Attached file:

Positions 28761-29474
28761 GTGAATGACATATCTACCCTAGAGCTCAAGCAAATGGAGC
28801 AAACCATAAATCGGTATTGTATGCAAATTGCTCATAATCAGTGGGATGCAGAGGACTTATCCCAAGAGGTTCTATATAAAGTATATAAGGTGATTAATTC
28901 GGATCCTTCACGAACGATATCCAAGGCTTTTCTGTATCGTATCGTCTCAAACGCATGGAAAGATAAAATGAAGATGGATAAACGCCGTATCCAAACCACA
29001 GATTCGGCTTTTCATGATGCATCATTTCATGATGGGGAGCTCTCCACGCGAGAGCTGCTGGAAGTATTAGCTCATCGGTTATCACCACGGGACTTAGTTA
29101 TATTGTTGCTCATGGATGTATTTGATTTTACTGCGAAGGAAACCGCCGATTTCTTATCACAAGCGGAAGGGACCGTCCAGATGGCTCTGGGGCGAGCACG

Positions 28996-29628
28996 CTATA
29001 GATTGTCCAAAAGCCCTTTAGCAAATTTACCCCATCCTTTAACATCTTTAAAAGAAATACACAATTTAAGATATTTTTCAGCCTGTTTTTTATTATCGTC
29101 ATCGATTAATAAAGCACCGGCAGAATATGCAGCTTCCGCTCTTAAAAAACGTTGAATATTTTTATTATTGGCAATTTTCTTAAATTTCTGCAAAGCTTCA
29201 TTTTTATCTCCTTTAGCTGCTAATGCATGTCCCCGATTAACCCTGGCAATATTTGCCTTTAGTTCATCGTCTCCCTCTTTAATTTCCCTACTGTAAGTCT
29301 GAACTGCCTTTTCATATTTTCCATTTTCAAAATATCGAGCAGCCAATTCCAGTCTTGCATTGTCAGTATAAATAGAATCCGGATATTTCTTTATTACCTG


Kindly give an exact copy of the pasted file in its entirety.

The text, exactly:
Positions 28761-29474
28761 GTGAATGACATATCTACCCTAGAGCTCAAGCAAATGGAGC
28801 AAACCATAAATCGGTATTGTATGCAAATTGCTCATAATCAGTGGGATGCAGAGGACTTATCCCAAGAGGTTCTATATAAAGTATATAAGGTGATTAATTC
28901 GGATCCTTCACGAACGATATCCAAGGCTTTTCTGTATCGTATCGTCTCAAACGCATGGAAAGATAAAATGAAGATGGATAAACGCCGTATCCAAACCACA
29001 GATTCGGCTTTTCATGATGCATCATTTCATGATGGGGAGCTCTCCACGCGAGAGCTGCTGGAAGTATTAGCTCATCGGTTATCACCACGGGACTTAGTTA
29101 TATTGTTGCTCATGGATGTATTTGATTTTACTGCGAAGGAAACCGCCGATTTCTTATCACAAGCGGAAGGGACCGTCCAGATGGCTCTGGGGCGAGCACG

Positions 28996-29628
28996 CTATA
29001 GATTGTCCAAAAGCCCTTTAGCAAATTTACCCCATCCTTTAACATCTTTAAAAGAAATACACAATTTAAGATATTTTTCAGCCTGTTTTTTATTATCGTC
29101 ATCGATTAATAAAGCACCGGCAGAATATGCAGCTTCCGCTCTTAAAAAACGTTGAATATTTTTATTATTGGCAATTTTCTTAAATTTCTGCAAAGCTTCA
29201 TTTTTATCTCCTTTAGCTGCTAATGCATGTCCCCGATTAACCCTGGCAATATTTGCCTTTAGTTCATCGTCTCCCTCTTTAATTTCCCTACTGTAAGTCT
29301 GAACTGCCTTTTCATATTTTCCATTTTCAAAATATCGAGCAGCCAATTCCAGTCTTGCATTGTCAGTATAAATAGAATCCGGATATTTCTTTATTACCTG